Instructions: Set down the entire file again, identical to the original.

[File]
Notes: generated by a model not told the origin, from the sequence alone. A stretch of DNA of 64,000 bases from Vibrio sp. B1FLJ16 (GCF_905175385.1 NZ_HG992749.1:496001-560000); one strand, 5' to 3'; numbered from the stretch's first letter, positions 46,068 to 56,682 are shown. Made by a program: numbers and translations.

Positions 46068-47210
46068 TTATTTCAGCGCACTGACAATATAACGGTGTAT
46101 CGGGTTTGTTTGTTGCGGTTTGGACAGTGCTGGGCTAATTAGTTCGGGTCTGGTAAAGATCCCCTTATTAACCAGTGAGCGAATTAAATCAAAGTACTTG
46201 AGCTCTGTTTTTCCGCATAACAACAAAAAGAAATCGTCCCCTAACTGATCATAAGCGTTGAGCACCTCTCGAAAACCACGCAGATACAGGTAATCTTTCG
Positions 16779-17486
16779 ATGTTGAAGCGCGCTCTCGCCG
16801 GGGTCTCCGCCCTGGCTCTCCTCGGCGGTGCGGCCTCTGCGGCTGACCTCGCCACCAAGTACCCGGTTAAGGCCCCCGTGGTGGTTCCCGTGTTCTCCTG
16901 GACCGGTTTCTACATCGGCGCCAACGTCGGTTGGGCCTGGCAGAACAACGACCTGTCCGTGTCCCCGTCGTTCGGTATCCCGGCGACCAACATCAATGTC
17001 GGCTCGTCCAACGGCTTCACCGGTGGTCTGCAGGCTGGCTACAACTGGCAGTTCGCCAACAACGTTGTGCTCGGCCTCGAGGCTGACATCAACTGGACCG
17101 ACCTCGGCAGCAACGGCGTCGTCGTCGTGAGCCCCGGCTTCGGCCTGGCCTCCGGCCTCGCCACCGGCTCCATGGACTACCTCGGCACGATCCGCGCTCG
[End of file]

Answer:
Notes: generated by a model not told the origin, from the sequence alone. A stretch of DNA of 64,000 bases from Vibrio sp. B1FLJ16 (GCF_905175385.1 NZ_HG992749.1:496001-560000); one strand, 5' to 3'; numbered from the stretch's first letter, positions 46,068 to 56,682 are shown. Made by a program: numbers and translations.

Positions 46068-47210
46068 TTATTTCAGCGCACTGACAATATAACGGTGTAT
46101 CGGGTTTGTTTGTTGCGGTTTGGACAGTGCTGGGCTAATTAGTTCGGGTCTGGTAAAGATCCCCTTATTAACCAGTGAGCGAATTAAATCAAAGTACTTG
46201 AGCTCTGTTTTTCCGCATAACAACAAAAAGAAATCGTCCCCTAACTGATCATAAGCGTTGAGCACCTCTCGAAAACCACGCAGATACAGGTAATCTTTCG
Positions 16779-17486
16779 ATGTTGAAGCGCGCTCTCGCCG
16801 GGGTCTCCGCCCTGGCTCTCCTCGGCGGTGCGGCCTCTGCGGCTGACCTCGCCACCAAGTACCCGGTTAAGGCCCCCGTGGTGGTTCCCGTGTTCTCCTG
16901 GACCGGTTTCTACATCGGCGCCAACGTCGGTTGGGCCTGGCAGAACAACGACCTGTCCGTGTCCCCGTCGTTCGGTATCCCGGCGACCAACATCAATGTC
17001 GGCTCGTCCAACGGCTTCACCGGTGGTCTGCAGGCTGGCTACAACTGGCAGTTCGCCAACAACGTTGTGCTCGGCCTCGAGGCTGACATCAACTGGACCG
17101 ACCTCGGCAGCAACGGCGTCGTCGTCGTGAGCCCCGGCTTCGGCCTGGCCTCCGGCCTCGCCACCGGCTCCATGGACTACCTCGGCACGATCCGCGCTCG